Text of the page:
Credit points


Campus offering

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MIDW100 Clinical Midwifery Practice 1 OR MDGE101 Introduction to Midwifery Practice

Teaching organisation

150 hours of focused learning.

Unit rationale, description and aim

This unit extends and integrates learning from MIDW100 Clinical Midwifery Practice 1 or MDGE101 Introduction to Midwifery Practice, through simulation laboratories and supervised clinical practice, with a focus on normal labour and birth. Students have the opportunity to develop skills to support women during labour and birth and the immediate period following birth in collaboration with midwives and the health care team. The common interventions in labour and birth will be examined within the simulated environment to build confidence and skills prior to the clinical component of the unit. Students will continue to participate in and learn from the Continuity of Care Experience.

This unit is required by students to assist them to develop knowledge and skills to support women during labour and birth and the immediate period following birth, in collaboration with midwives and the health care team.

The aim of this second Clinical Midwifery Practice unit is to provide the foundations on which clinical assessments are based, and model the way in which students will contextualize their theoretical knowledge through clinical practice.

Learning outcomes

To successfully complete this unit you will be able to demonstrate you have achieved the learning outcomes (LO) detailed in the below table.

Each outcome is informed by a number of graduate capabilities (GC) to ensure your work in this, and every unit, is part of a larger goal of graduating from ACU with the attributes of insight, empathy, imagination and impact.

Explore the graduate capabilities.

On successful completion of this unit, students should be able to:

LO1 - demonstrate comprehensive assessment, planning and provision of safe evidence-based woman-centred care during labour, birthing and the immediate period following birth in collaboration with women, midwives and the health care teams; (GA1, GA7)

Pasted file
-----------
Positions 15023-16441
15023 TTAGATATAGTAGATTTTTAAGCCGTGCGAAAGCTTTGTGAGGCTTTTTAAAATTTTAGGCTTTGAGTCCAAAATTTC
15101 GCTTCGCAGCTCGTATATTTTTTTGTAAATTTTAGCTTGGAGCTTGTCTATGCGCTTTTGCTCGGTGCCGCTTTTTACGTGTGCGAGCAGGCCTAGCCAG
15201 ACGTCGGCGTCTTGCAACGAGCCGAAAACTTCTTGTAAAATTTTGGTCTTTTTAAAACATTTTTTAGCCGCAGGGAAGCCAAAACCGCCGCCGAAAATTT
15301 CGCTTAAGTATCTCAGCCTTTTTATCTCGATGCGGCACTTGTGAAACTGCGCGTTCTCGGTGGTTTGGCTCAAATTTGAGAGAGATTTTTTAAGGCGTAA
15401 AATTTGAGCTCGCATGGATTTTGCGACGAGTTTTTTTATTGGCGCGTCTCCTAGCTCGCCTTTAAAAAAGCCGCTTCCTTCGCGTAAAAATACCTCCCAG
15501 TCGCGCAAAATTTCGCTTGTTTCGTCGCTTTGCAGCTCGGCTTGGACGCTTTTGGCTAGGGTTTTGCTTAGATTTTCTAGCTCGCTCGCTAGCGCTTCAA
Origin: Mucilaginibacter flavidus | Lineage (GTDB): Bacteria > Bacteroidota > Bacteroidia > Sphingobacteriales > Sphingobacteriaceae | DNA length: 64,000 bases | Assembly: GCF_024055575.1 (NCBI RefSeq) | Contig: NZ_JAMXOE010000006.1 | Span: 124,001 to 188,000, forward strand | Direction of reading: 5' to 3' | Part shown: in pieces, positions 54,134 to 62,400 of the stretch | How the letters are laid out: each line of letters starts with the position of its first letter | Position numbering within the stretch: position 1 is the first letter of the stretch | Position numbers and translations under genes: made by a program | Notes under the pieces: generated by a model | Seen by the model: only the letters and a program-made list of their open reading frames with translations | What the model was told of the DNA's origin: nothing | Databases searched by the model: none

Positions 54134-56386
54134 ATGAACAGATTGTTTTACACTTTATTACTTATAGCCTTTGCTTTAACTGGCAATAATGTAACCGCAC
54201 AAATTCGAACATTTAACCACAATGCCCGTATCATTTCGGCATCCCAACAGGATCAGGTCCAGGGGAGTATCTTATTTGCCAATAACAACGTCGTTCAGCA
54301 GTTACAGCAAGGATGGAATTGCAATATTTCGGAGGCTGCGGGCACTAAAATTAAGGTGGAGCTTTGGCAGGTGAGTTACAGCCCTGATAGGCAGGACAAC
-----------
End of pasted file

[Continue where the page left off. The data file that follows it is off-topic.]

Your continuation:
LO2 - apply legal and ethical frameworks, policies and procedures to safe care of women and their babies during labour, birthing and the immediate period following birth within their scope of practice; (GA3, GA5) 

LO3 - reflect on their learning to initiate and evaluate effective learning and self-care strategies for themselves and others in relation to labour and birthing; (GA4, GA5) 

LO4 - extend their professional portfolio, demonstrating development towards the NMBA (2018) Midwifery Standards for Practice  using examples of skill development and midwifery practice in labour and birth. (GA4, GA5, GA9) 

Graduate attributes

GA1 - demonstrate respect for the dignity of each individual and for human diversity 

GA3 - apply ethical perspectives in informed decision making

GA4 - think critically and reflectively 

GA5 - demonstrate values, knowledge, skills and attitudes appropriate to the discipline and/or profession 

GA7 - work both autonomously and collaboratively 

GA9 - demonstrate effective communication in oral and written English language and visual media 

NMBA (2018) Midwife Standards for Practice developed in this unit are: 

Standard/Attributes/CriteriaLearning Outcomes

Standard 1: Promotes health and wellbeing through evidence-based midwifery practice 

1.2; 1.3


Standard 2: Engages in professional relationships and respectful partnerships  

2.1; 2.3 

LO1; LO2 

Standard 3: Demonstrates the capability and accountability for midwifery practice  

3.1; 3.2; 3.3; 3.4; 3.5; 3.6; 3.7; 3.8

LO1; LO2; LO3; LO4

Standard 4: Undertakes comprehensive assessments  

4.1; 4.2; 4.3; 4.4

LO1; LO4

Standard 5: Develops plans for midwifery practice  

5.1; 5.2; 5.3; 5.4 

LO1; LO2